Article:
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From Martin Heidegger>
Subject Re: Working groups - different approach
Date Mon, 13 Feb 2012 11:08:07 GMT
On 13/02/2012 19:01, Bertrand Delacretaz wrote:
> I disagree - busy mailing lists are good if well managed.

I have not too much experience with good management of mailing-lists. Is 
there some good article/thing to read about that?

> Using [translation], [testing] and similar tags in message subjects. As a
> shameless but IMO useful plug, see my blog post at [1] for a more
> detailed explanation based on Stefano Mazzocchi's "busy list pattern".

Do you think it would be good to predefine such tags in order for other 
people to not confuse them?
A definition would be a lot like a own mailing list (for example one 
could pre-set filters in his mail client of choice).

> As for people in charge, the PPMC is in charge of such things, and if
> only a subset of it is interested in translations, for example,
> getting votes for those people, while others abstain,

How does that work? In what time span can a PPMC member intercept? Is 
one PPMC that raises its voice enough?
What if no PPMC raises its voice?

> is good enough to make progress, no need to appoint specialists.

There are a lot of topics, i assume, where there are simply no 
specialists. However: If one is available
for "mentoring" a aspect (like translation) of Flex then I think, like a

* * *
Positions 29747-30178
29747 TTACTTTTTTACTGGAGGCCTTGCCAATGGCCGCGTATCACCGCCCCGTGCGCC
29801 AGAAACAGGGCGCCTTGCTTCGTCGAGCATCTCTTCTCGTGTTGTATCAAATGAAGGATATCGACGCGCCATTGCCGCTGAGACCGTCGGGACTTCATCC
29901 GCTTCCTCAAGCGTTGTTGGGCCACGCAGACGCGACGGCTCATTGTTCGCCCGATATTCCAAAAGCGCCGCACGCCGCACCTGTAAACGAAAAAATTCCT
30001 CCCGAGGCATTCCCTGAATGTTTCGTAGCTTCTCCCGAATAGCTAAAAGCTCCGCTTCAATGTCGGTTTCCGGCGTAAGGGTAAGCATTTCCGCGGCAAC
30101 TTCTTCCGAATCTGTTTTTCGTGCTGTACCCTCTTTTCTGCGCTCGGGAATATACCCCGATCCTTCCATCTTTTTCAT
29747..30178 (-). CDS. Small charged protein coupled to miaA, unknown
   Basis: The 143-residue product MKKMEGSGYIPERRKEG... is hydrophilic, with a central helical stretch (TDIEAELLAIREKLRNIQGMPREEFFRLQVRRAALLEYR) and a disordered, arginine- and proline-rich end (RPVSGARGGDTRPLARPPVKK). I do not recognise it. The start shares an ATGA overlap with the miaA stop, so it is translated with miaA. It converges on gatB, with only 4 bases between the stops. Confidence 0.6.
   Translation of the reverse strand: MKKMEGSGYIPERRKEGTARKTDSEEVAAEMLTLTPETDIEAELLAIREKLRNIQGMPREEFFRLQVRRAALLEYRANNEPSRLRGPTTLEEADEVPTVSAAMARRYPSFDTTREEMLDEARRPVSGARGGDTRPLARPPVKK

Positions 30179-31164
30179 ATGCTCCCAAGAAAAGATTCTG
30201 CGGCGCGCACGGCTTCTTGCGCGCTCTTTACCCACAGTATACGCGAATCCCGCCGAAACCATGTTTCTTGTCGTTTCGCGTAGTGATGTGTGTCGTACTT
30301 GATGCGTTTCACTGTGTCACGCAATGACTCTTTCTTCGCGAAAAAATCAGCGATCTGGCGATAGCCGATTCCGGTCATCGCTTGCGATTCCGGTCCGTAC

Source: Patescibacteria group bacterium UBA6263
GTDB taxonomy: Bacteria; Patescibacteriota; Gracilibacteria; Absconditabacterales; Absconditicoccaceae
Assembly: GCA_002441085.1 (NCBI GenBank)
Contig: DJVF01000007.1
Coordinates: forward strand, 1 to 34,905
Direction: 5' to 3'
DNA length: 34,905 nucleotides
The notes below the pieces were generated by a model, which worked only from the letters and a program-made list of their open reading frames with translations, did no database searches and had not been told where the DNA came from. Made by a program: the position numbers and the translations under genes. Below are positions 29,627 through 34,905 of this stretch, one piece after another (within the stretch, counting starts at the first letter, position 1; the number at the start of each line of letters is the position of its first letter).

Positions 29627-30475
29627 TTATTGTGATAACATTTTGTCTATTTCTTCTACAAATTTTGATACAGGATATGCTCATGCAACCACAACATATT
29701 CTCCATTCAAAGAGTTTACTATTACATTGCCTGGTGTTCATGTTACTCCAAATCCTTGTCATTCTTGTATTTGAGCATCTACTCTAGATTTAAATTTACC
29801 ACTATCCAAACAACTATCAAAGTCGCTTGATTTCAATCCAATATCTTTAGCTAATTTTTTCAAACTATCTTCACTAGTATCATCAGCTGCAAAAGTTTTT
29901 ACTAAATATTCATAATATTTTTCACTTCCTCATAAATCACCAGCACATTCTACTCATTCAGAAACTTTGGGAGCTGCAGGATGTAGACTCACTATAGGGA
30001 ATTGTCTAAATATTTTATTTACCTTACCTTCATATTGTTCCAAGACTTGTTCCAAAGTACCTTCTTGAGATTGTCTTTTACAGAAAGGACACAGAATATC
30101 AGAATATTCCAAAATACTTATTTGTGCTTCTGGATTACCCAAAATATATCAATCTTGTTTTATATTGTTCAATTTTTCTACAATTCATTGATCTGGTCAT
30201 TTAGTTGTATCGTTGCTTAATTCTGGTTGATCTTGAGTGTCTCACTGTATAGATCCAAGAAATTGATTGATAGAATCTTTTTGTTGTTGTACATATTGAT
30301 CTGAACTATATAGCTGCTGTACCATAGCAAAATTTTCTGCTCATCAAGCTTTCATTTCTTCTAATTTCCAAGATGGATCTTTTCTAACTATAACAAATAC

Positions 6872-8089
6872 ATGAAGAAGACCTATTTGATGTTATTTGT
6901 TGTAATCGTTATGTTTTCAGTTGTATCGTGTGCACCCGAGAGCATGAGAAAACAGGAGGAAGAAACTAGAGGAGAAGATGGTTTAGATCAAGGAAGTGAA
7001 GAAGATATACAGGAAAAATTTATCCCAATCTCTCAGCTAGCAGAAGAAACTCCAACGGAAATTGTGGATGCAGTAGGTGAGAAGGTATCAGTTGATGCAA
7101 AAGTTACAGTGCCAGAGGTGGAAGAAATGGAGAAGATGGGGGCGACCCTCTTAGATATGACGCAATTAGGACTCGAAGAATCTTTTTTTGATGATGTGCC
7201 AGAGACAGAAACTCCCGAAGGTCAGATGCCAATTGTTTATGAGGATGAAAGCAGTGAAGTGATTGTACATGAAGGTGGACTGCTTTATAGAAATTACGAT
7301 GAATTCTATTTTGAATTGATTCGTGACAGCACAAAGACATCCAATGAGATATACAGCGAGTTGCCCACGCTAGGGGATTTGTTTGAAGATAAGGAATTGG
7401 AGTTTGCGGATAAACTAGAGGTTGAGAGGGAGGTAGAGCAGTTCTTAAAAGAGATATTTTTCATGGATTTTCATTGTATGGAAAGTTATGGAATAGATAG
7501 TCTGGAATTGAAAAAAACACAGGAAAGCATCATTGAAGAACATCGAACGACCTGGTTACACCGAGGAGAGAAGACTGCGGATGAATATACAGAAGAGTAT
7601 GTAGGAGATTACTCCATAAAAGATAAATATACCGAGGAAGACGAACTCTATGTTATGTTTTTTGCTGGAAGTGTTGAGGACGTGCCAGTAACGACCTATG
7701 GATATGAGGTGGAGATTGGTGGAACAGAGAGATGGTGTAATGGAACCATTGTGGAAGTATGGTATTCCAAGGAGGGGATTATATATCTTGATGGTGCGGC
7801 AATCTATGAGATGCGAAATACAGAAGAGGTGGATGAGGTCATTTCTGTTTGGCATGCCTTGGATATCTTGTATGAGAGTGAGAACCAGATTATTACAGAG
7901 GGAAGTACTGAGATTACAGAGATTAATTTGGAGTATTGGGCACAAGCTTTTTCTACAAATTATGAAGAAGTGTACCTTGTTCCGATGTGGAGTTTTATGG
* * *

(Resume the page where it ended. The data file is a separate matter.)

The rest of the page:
mentor, he should be addressable.

So analogue to:

    [TRANSLATION] my topic [MENTOR]

that requests for a project mentor. I can see special tagging like:

    [TRANSLATION] my topic [COUNSEL]

that requests for a PPMC member to chime in as the community can't reach 
a green path.
The phrasing "counsel" might not be adequate but I guess it shows where 
I am coming from.

> If such topics become too noisy on this list the project *might*
> decide to split lists, but splitting from the start is totally wrong
> IMO, as you'd split community and create an "us and them" mindset
> which is not good.

We already have a us and them mindset established. Namely: People that 
are not
efficient in a specific language (say Japanese/chinese/german) are the 
"them" as opposed
to "us" - the english speaking folks. Particularly for translation and 
group management this is
a important factor: But also in general: a japanese speaker that has a 
weak english might have
relevant questions/points. Do you know how this is addressed at 
established open source

> In summary, I think working groups can form right here and now, based
> on [tags] and people doing stuff.



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